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Ball, Mason, Knorr.  I don’t discriminate, but Ball Jars are my favorite.  They are cheap at less than a buck a piece, reusable, sanitizable, and simply awesome.  I think they blow plastic tupperware out of the water for their durability, and cleanliness, plus they aren’t plastic which can leach bad things into your food.

They sell them everywhere from the grocery store (I’ve personally seen them at Mars, Giant, and Wegmans), Target, Walmart, and for a little more on Amazon.  They even have labels that stick for months, and come off with water.

If you’re a little low on money, you can literally just buy the jars and they are great for loads of things without investing in a pressure canner, or other canning tools.

Pantry Storage:

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They are airtight and easy to organize.

Preparing meals for the week:

Screen Shot 2014-03-13 at 1.13.19 PMThis is my breakfast in a jar.  I prepare mushrooms, peppers, and onions and throw them in the fridge.  This way everything is ready for me to throw in a pan with some fresh eggs and some sautéed spinach.

My new favorite before breakfast boost is chia seeds.  As in Cha-cha-chia pets!  But for your belly.

Screen Shot 2014-03-13 at 1.13.59 PMIt is coconut water, a splash of juice (in this case some blueberry cranberry juice) and a tablespoon or so of chia seeds.  They sit in the jar at least for a couple hours, but the longer the better so they form their gel-like texture.  Chia seeds are high in fiber, a complete protein, and just all around good for you, so they keep me satisfied until breakfast.

Packing lunch:

I use the little ones for my lunch.  I buy my applesauce in big containers, and some fresh or frozen fruit and divid them into the perfect 4oz portions.  I also use the 8oz ones for portions of plantain chips (seriously the tastiest thing ever from Trader Joe’s); keeps me from eating the whole bag.

Leftovers:

Screen Shot 2014-03-13 at 1.15.10 PMIf I know I’m gonna eat my leftovers soon, I’ll just throw them in a jar.

Or the freezer if they are gonna be in there longer:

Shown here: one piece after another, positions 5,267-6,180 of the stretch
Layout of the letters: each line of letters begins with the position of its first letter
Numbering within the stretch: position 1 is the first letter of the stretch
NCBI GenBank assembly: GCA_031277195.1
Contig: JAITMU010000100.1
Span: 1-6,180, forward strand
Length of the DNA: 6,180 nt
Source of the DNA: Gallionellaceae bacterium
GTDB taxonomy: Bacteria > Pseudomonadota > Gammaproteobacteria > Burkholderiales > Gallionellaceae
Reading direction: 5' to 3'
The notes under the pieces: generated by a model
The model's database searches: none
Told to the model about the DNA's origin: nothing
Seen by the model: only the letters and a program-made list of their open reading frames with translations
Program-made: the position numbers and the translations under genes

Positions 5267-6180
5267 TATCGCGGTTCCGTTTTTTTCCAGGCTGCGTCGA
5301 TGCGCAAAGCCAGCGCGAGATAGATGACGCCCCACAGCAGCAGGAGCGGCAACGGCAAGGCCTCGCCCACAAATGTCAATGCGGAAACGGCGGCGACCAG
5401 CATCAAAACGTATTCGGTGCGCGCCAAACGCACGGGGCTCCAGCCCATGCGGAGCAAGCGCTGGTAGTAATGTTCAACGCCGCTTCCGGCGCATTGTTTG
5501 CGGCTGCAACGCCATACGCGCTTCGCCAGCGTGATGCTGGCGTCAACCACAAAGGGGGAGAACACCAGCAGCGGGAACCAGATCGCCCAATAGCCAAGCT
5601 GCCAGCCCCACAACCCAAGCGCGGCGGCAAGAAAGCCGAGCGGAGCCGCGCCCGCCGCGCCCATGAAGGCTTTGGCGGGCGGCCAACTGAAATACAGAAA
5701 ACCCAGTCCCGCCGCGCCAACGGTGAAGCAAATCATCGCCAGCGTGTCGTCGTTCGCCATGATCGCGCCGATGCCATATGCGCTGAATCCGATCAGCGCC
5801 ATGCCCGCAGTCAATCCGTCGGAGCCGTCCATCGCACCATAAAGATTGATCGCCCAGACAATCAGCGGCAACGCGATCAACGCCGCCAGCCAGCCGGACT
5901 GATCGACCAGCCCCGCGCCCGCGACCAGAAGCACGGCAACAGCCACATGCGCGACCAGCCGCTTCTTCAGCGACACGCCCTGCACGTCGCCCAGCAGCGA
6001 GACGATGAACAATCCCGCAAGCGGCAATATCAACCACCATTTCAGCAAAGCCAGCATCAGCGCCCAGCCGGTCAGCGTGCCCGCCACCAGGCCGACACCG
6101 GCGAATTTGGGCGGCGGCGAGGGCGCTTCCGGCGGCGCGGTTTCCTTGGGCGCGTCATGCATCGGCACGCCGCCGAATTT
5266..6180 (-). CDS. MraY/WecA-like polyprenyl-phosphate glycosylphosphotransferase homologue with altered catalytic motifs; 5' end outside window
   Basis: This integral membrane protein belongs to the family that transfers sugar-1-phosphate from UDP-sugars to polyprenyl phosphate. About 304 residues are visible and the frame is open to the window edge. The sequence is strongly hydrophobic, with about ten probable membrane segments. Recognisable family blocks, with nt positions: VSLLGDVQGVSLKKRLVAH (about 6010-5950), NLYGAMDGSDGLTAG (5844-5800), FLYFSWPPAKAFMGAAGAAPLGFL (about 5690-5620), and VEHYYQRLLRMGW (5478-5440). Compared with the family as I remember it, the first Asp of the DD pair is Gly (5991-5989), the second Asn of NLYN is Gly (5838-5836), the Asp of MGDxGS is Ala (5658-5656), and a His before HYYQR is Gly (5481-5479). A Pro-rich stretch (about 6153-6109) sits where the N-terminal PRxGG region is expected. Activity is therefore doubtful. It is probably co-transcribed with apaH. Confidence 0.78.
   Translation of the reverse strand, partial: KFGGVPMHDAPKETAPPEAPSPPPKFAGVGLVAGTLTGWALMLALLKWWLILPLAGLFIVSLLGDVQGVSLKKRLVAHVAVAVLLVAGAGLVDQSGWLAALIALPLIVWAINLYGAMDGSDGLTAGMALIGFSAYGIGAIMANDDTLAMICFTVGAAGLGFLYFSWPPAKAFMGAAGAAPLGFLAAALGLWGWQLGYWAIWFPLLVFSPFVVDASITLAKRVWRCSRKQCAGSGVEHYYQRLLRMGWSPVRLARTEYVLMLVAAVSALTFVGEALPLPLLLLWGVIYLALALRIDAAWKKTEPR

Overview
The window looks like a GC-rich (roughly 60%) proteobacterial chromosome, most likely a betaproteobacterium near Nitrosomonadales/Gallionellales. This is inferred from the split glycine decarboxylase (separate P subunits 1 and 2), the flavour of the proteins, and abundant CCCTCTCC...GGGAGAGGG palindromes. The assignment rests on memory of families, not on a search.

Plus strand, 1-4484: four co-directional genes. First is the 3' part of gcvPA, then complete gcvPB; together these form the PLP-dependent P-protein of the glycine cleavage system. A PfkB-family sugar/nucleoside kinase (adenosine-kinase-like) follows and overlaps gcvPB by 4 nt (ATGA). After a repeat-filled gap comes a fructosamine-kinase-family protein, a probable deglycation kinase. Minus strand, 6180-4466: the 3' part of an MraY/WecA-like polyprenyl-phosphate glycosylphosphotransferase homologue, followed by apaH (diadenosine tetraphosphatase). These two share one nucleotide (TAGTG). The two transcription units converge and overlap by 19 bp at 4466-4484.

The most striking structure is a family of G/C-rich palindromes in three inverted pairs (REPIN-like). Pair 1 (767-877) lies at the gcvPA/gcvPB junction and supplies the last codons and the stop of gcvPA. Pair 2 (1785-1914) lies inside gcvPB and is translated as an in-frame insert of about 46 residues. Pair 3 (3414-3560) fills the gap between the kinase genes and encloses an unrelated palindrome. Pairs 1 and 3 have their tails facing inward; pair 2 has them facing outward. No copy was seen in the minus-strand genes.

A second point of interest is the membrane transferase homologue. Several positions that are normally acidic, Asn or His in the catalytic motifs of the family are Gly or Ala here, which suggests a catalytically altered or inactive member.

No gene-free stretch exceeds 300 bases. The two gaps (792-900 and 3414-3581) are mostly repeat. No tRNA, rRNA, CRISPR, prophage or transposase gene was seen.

Screen Shot 2014-03-13 at 1.13.43 PMRight now there is chicken stock, coconut milk, tomato paste, tomato sauce, bacon fat, and frozen fruit in ball jars.  Ben makes a crap-ton (metric) of something and we can just can or freeze the rest.

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The jars don’t specifically say they are for the freezer, but I’ve been using them without any troubles for months now.  Then, when I need some stock I can just take a jar out of the freezer, take off the metal lid, and toss it in the microwave, or in a pot of hot water if you don’t like the microwave.

They are also quite handy for non food related things and storage.

Candles:

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Since the glass is made to be heated, they are great for candles.  And they have a handy watertight lid if you want to make a bunch in case of a power outage.

Screen Shot 2014-03-13 at 1.13.05 PMThis one was cinnamon.

Or you could use them as a planter:

Screen Shot 2014-03-13 at 1.14.37 PMI added stones at the bottom for drainage, and picked up an African violet at the Home Depot for pretty cheap.

There are tons of other projects with them I’ve seen with them: holders for nails and other tools, vases, pencil/crayon/crafts holders, soap dispensers, light fixtures, salad-in-a-jar, pretty blue ones for decoration, and of course using them for their intended purpose of canning, but that is for my next post.

The Perfect (Pan Seared) Steak